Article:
During a Nov. 14 District 91 Board of Education meeting, Superintendent Louis Cavallo addressed the recently released Illinois School Report Cards from the Illinois State Board of Education (ISBE).

“Last year,” said Cavallo, “we had five schools designated as commendable. This year, we have two designated as commendable, two designated as underperforming and one with no designation.” The latter, he said, was due to a too-small third-grade population at Garfield, so those students’ scores were included in Grant-White’s scores.

Cavallo explained that the “underperforming” designation is given to a school in which any single subgroup is underperforming. At Field Stevenson, for instance, this group is CWD, or children with disabilities. At the middle school, two groups are underperforming: CWD and Hispanic children. 

“We have a higher population of IEP kids relative to other schools,” said Cavallo. “That’s not a bad thing, but it can be reflected in the scores.” 

“CWD is a phenomenon that is very difficult to understand,” added Cavallo. “In our district right now, we have 667 students in grades K through eight, 250 of those with an IEP. Fifty are speech only. Two hundred have a learning disability or emotional disability. This is well beyond the average normally seen in the populations of public schools. Normally, the IEP population is about 14 percent. For us, it’s 30 percent.

“My first thought was that we’re overidentifying. But most of these children came to us with an IEP. We didn’t identify them at all. We have a large increase in students with autism. There isn’t a real clear explanation as to why we have an above-average population of students with disabilities.”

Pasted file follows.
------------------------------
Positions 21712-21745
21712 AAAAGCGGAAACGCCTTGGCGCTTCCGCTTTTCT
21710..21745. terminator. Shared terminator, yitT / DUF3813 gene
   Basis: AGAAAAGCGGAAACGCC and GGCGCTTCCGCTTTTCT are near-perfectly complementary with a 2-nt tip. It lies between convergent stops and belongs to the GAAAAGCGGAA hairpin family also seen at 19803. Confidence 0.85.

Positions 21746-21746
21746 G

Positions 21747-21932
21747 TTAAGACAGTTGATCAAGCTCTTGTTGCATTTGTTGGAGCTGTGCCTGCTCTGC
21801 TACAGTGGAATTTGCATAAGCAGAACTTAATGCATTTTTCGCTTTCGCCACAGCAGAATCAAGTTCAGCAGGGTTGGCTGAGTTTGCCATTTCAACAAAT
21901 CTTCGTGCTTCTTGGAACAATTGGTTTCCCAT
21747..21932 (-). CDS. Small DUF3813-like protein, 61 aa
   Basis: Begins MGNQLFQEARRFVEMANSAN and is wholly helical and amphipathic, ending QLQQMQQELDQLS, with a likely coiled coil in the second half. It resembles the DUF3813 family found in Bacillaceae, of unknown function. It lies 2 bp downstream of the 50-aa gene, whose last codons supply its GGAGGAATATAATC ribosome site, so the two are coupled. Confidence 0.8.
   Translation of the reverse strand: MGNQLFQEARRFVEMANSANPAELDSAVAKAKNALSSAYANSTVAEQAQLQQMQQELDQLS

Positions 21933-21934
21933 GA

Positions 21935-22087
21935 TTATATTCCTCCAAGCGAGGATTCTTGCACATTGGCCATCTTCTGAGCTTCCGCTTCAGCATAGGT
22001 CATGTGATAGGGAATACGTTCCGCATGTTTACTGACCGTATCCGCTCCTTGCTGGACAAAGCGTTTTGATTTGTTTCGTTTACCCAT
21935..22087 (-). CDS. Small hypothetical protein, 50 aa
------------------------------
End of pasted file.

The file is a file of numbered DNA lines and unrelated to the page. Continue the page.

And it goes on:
In comparison to D91’s percentage of students with IEPs (23 percent in the 2018-19 school year according to the ISBE and 30 percent this year according to Cavallo), Berwyn North D98 has 19 percent, Berwyn South D100 has 16 percent, Maywood-Melrose Park-Broadview D89 has 12 percent and Oak Park D97 has 15 percent.

“It sounds like I’m making excuses,” said Cavallo. “And the truth is we’re not where we should be. We have work to do.” But, he said, the scores from the state are misleading and don’t tell a complete story.

He added that when D91 looked at the students who were underperforming according to the state tests, in some cases what they found was surprising. “Some of those kids were getting A’s and B’s on their report cards. So they’re meeting our expectations; but perhaps our expectations aren’t high enough.”

Cavallo said the district is performing well in science. “When it comes to science proficiency, we’re at the state average,” he said. “Very few districts are making that. Our math continues to be the area where we struggle the most.”

And equity in scores is still a concern. “Our white students are performing well beyond all other subgroups. We need to continue work on equity,” said Cavallo.

If there’s a silver lining to a lower ranking, it’s that schools designated as “underperforming” by the state are eligible for additional funding for improvements, which is what Cavallo plans to request.

He also addressed school enrollment, which has dropped in the last two years. It reflects, he said, an overall trend in lower birth rates in Cook County, noting that Chicago Public Schools have seen declining enrollment as well, losing 10,000 students last year and 7,000 this year.

“These trends can have a large impact on a small community like us,” said Cavallo, who talked about enrollment studies the district has conducted.

“The enrollment, at best, will level out about where we are right now for a while. At the worst we’re going to drop down to about 500 kids over the next several years. That’s very low,” said Cavallo. Last school year, district-wide enrollment was 775. 

“There will have to be some decisions made once we see where this is going to go over time about what we do district-wide. We’re not doing that tonight. This is simply providing the data to the board, so we have some real data to look at,” Cavallo said.

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